Glossary of Commonly Used Legal Terms*
The law has a language all its own, often referred to as “legalese.” Good legal professionals will explain terms relevant to your case as you go along. Here are a few common terms that will help you navigate the legal process.
A written or printed statement made under oath.
Alternative dispute resolution (ADR)
A procedure for settling a dispute outside the courtroom. Most forms of ADR are not binding, and involve referral of the case to a neutral party such as an arbitrator or mediator.
The formal written statement by a defendant in a civil case that responds to a complaint, articulating the grounds for defense.
A proceeding in which a criminal defendant is brought into court, told of the charges in an indictment or information, and asked to plead guilty or not guilty.
The release, prior to trial, of a person accused of a crime, under specified conditions designed to assure that person’s appearance in court when required. Also can refer to the amount of bond money posted as a financial condition of pretrial release.
A trial without a jury, in which the judge serves as the fact-finder.
Burden of proof
The duty to prove disputed facts. In civil cases, a plaintiff generally has the burden of proving his or her case. In criminal cases, the government has the burden of proving the defendant’s guilt.
A lawsuit in which one or more members of a large group, or class, of individuals or other entities sue on behalf of the entire class. The district court must find that the claims of the class members contain questions of law or fact in common before the lawsuit can proceed as a class action.
Money that a defendant pays a plaintiff in a civil case if the plaintiff has won. Damages may be compensatory (for loss or injury) or punitive (to punish and deter future misconduct).
A judgment awarding a plaintiff the relief sought in the complaint because the defendant has failed to appear in court or otherwise respond to the complaint.
An individual (or business) against whom a lawsuit is filed.
In a civil case, the person or organization against whom the plaintiff brings suit; in a criminal case, the person accused of the crime.
An oral statement made before an officer authorized by law to administer oaths. Such statements are often taken to examine potential witnesses, to obtain discovery, or to be used later in trial. See discovery.
Procedures used to obtain disclosure of evidence before trial.
Information presented in testimony or in documents that is used to persuade the fact finder (judge or jury) to decide the case in favor of one side or the other.
A serious crime, usually punishable by at least one year in prison.
A body of 16-23 citizens who listen to evidence of criminal allegations, which is presented by the prosecutors, and determine whether there is probable cause to believe an individual committed an offense.
Evidence presented by a witness who did not see or hear the incident in question but heard about it from someone else. With some exceptions, hearsay generally is not admissible as evidence at trial.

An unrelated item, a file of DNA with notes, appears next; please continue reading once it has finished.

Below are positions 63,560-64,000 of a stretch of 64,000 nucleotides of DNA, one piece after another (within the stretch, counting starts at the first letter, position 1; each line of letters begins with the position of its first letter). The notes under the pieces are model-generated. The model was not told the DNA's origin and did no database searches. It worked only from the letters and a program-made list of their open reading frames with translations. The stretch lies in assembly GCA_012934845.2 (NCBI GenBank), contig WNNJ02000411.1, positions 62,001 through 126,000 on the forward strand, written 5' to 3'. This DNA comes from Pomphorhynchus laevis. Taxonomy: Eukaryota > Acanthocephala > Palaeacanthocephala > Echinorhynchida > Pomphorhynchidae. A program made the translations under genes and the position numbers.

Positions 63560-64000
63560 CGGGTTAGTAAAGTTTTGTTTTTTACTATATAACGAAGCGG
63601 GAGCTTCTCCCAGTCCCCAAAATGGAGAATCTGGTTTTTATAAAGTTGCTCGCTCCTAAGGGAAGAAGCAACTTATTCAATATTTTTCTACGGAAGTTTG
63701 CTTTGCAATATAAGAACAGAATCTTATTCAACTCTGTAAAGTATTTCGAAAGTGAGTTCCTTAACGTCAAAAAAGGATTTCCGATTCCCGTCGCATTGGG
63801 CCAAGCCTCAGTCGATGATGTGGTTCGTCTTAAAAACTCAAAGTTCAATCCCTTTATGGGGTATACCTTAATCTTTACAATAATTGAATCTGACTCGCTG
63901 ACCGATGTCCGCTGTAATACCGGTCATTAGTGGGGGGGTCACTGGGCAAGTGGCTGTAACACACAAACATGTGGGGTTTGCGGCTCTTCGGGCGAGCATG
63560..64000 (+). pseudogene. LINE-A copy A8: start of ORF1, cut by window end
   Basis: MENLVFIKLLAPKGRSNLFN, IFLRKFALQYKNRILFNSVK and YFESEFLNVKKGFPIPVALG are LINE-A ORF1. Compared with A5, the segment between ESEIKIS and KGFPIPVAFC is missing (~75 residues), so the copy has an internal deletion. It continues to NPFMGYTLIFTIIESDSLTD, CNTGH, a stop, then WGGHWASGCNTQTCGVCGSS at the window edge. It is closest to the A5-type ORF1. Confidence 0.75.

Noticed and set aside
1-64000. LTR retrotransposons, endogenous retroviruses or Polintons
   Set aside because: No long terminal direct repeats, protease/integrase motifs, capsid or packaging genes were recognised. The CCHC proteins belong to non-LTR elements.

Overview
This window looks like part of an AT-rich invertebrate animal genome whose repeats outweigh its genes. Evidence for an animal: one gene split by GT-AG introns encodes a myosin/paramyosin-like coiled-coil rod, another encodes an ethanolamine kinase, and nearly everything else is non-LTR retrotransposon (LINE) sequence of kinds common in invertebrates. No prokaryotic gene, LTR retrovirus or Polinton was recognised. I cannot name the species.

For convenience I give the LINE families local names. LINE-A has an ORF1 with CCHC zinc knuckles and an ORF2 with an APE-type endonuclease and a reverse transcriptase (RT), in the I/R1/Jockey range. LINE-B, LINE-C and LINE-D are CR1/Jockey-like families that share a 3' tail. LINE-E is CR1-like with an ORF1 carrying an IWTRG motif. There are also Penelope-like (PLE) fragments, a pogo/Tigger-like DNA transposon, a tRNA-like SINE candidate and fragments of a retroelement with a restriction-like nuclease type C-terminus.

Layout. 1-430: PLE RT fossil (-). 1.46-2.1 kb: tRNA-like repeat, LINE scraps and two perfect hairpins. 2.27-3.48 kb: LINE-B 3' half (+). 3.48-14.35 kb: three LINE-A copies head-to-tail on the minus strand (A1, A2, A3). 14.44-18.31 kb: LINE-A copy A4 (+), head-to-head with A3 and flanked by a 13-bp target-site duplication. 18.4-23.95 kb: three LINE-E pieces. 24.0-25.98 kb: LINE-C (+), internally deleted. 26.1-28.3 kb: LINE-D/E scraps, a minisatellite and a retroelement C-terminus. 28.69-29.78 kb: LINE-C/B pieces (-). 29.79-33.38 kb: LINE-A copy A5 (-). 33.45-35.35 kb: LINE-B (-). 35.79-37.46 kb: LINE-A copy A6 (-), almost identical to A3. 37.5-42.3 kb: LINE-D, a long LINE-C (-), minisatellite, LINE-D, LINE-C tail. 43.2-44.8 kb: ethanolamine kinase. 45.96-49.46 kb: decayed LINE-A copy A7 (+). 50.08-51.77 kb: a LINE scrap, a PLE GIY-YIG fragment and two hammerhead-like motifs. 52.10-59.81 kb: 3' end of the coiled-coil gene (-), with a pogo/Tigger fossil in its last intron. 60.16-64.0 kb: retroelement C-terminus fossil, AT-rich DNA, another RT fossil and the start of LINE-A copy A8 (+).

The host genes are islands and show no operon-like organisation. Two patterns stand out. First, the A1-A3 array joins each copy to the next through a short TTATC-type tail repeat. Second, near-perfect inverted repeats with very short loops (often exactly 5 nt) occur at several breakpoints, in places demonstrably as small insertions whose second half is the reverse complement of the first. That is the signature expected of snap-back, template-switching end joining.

A court order preventing one or more named parties from taking some action. A preliminary injunction often is issued to allow fact-finding, so a judge can determine whether a permanent injunction is justified.
A form of discovery consisting of written questions to be answered in writing and under oath.
The legal authority of a court to hear and decide a certain type of case. It also is used as a synonym for venue, meaning the geographic area over which the court has territorial jurisdiction to decide cases.
A case, controversy, or lawsuit. Participants (plaintiffs and defendants) in lawsuits are called litigants.
An offense punishable by one year of imprisonment or less. See also felony.
A request by a litigant to a judge for a decision on an issue relating to the case.
A person or business that files a formal complaint with the court.
Written statements filed with the court that describe a party’s legal or factual assertions about the case.
Representing oneself. Serving as one’s own lawyer.
The rules for conducting a lawsuit; there are rules of civil procedure, criminal procedure, evidence, bankruptcy, and appellate procedure.
The punishment ordered by a court for a defendant convicted of a crime.
Parties to a lawsuit resolve their dispute without having a trial. Settlements often involve the payment of compensation by one party in at least partial satisfaction of the other party’s claims, but usually do not include the admission of fault.
A law passed by a legislature.
Statute of limitations
The time within which a lawsuit must be filed or a criminal prosecution begun. The deadline can vary, depending on the type of civil case or the crime charged.
A civil, not criminal, wrong. A negligent or intentional injury against a person or property, with the exception of breach of contract.
The geographic area in which a court has jurisdiction. A change of venue is a change or transfer of a case from one judicial district to another.
The decision of a trial jury or a judge that determines the guilt or innocence of a criminal defendant, or that determines the final outcome of a civil case.
Jury selection process of questioning prospective jurors, to ascertain their qualifications and determine any basis for challenge.
*See these and more definitions at uscourts.gov